Every once in a while, a pearl tossed to the swine (we Gristmill commenters) by a fellow Sus scrofa domestica (that’s for you, Canis) sticks in my ear. Blame this one on amazingdrx. He mentioned that a concerted effort to restore our prairies could sequester underground much of our carbon without any new technology or the warming effect of temperate tree plantings.

Harvesting a mix of prairie grasses to displace coal in a power plant is many times more efficient and ecologically benign than converting it to liquid fuel, and would tie in nicely with the URGE2 concept. I’m not licking boots here. URGE2 is a powerful idea.

It would be better than letting the above ground part of the prairies burn without producing power, which was also once part of the natural cycle of prairies. You kill several birds with one stone: sequester carbon underground, produce renewable power, and bring the prairies, black-footed ferrets, prairie chickens, and bison back (maybe harvesting buffalo instead of domestic cows). I’d gladly pay double for a free-range bison burger resulting from population culls.

There is a new book out there on my read list called The Worst Hard Time by Timothy Egan. From reviews on Amazon.com (which no longer sells shark fin soup):

He grounds his tale in portraits of the people who settled the plains: hardy Americans and immigrants desperate for a piece of land to call their own and lured by the lies of promoters who said the ground was arable.

The Dust Bowl was the product of reckless, market-driven farming that had so abused the land that, when dry weather came, the wind lifted up millions of acres of topsoil and whipped it around in “black blizzards,” which blew as far east as New York. This ecological disaster rapidly disfigured whole communities. He tells of towns depopulated to this day, a mother who watched her baby die of “dust pneumonia,” and farmers who gathered tumbleweed as food for their cattle and, eventually, for their children.”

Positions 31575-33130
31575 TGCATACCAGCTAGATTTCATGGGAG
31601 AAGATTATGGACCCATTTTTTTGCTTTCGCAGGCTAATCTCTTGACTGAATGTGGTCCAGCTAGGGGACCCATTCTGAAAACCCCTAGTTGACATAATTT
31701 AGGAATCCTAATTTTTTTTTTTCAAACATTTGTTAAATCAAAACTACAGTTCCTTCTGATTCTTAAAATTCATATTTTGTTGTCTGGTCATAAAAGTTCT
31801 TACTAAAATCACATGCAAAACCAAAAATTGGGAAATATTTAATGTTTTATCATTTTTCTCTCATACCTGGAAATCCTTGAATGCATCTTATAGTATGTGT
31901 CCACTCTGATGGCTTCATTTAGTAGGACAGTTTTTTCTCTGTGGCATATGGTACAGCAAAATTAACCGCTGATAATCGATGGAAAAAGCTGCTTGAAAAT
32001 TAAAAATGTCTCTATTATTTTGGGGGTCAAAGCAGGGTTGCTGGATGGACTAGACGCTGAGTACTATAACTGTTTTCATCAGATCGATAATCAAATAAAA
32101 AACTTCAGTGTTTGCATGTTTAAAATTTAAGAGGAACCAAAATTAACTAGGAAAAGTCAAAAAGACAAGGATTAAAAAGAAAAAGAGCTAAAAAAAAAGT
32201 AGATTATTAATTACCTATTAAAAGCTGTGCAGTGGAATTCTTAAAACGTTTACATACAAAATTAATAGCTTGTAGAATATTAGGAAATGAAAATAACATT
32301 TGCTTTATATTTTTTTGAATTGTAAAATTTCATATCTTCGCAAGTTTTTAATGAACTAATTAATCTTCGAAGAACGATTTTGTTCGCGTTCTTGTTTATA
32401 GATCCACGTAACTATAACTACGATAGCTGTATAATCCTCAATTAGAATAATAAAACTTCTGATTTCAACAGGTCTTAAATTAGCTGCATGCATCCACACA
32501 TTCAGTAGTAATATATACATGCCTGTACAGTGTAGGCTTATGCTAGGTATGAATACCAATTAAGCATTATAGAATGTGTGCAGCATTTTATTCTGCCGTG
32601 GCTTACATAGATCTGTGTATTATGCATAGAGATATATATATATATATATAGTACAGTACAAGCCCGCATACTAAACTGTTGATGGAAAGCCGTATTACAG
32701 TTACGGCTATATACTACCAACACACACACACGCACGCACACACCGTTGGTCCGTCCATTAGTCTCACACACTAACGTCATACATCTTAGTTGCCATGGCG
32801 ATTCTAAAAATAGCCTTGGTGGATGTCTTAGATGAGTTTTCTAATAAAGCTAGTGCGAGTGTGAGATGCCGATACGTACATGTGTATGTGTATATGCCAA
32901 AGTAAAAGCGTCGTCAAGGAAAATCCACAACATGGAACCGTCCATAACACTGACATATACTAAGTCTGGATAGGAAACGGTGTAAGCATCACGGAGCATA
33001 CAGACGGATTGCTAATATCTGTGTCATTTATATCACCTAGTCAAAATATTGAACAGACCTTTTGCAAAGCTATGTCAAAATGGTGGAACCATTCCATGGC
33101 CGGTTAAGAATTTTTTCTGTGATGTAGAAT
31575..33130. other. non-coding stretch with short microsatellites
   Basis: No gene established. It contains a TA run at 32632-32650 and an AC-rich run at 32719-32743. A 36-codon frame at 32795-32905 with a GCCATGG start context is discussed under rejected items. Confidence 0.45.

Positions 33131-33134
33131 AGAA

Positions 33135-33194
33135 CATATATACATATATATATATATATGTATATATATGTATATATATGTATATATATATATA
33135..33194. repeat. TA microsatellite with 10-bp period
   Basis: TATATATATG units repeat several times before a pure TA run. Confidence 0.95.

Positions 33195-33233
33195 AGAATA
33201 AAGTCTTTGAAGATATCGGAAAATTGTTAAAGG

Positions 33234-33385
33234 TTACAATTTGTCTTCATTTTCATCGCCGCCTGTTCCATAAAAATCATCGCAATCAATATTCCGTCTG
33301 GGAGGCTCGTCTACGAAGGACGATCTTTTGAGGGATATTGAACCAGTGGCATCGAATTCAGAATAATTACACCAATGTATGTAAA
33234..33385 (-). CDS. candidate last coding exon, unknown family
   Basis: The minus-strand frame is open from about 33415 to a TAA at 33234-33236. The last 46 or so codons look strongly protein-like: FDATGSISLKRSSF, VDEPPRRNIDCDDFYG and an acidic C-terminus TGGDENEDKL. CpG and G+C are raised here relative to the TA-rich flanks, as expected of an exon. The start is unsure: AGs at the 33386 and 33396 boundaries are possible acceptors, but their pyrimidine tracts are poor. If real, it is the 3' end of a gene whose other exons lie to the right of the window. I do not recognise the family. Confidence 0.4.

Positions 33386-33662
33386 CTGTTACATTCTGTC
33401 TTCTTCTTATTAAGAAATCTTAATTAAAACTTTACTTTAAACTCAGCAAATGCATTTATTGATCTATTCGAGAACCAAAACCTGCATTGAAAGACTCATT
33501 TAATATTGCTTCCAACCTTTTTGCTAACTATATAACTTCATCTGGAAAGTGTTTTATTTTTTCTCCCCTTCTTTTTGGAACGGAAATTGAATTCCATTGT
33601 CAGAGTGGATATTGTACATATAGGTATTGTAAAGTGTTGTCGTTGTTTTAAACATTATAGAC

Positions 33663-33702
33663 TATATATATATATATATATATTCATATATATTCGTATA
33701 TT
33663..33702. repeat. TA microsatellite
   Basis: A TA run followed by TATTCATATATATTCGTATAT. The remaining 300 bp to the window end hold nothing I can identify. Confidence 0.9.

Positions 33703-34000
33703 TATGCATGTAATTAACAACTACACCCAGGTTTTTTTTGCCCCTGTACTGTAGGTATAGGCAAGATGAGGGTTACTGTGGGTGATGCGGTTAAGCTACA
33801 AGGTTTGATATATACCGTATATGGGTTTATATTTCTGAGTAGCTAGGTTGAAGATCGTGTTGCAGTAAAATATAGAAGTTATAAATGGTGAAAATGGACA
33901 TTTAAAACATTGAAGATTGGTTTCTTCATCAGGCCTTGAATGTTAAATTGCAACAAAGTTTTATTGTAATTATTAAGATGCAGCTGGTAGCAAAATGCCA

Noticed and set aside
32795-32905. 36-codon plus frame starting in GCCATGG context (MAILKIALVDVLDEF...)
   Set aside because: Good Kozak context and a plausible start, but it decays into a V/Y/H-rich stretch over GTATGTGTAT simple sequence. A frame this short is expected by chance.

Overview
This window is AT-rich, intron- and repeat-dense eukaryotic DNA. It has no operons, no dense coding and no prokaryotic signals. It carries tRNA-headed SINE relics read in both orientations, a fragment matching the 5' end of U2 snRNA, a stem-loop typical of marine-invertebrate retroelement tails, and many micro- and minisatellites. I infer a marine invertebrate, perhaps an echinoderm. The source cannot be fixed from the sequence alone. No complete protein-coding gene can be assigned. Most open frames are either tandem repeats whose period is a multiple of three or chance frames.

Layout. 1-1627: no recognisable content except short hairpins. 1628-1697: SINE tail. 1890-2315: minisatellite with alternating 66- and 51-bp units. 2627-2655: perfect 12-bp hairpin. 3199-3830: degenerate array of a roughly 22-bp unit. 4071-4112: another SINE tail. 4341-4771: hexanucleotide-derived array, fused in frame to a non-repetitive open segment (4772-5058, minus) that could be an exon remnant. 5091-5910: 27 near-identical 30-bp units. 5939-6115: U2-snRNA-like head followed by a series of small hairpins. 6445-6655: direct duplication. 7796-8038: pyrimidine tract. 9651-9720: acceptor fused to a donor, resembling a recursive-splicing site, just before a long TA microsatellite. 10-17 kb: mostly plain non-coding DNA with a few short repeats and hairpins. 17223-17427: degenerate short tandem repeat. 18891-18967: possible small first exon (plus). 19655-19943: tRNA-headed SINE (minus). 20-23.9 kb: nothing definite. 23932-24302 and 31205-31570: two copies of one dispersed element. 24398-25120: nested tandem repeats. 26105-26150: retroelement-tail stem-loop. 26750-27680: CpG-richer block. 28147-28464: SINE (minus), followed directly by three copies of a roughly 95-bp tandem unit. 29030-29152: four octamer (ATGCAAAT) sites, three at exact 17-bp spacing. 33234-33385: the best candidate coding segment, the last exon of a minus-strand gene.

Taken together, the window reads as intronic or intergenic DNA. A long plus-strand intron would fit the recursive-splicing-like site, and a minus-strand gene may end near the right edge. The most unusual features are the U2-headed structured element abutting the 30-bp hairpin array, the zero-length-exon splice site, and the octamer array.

Those in Indonesia and Brazil who are burning down the last rainforests and murdering people are in every way repeating what was done on the prairies to native Americans. One year ago, areas of Brazil were reeling from drought:

Cargill is even closing a processing plant for a month for lack of inputs. Farmers have defaulted on one-third of the government loans so far this year.

Today they boast of record soybean harvests, and the areas of the Amazonia rainforest preserve that were illegally converted to soybean fields in Mato Grosso are about to be permanently declared separate from that preserve so that they can remain soybean fields.

Brazilian farmers have already started to harvest what’s being projected as a record-breaking soy crop for Brazil. The municipality of Lucas do Rio Verde, one of Brazil’s foremost hubs for soy production, located in the midwestern state of Mato Grosso, is now reaping the crop.

If resurrecting our prairies and repopulating them with native flora and fauna were ever to move beyond a pipe dream, it would require the existence of genetically pure bison (sad that I have to turn to the U.K. for decent news) and other animals and plants hanging on the edge of extinction. Letting biodiversity go extinct removes future potentials.